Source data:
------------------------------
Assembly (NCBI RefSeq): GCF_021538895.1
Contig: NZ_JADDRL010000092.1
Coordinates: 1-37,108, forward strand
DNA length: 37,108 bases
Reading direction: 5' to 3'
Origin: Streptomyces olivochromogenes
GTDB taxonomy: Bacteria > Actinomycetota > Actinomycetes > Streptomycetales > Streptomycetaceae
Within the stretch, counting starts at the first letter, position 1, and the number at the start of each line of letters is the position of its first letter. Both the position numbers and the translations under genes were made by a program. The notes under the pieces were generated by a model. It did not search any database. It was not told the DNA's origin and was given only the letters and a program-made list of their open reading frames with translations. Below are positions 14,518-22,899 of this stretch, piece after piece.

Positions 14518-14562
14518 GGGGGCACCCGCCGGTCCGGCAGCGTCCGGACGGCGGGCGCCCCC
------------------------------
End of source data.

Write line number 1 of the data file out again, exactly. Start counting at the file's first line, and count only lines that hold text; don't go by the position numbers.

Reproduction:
Assembly (NCBI RefSeq): GCF_021538895.1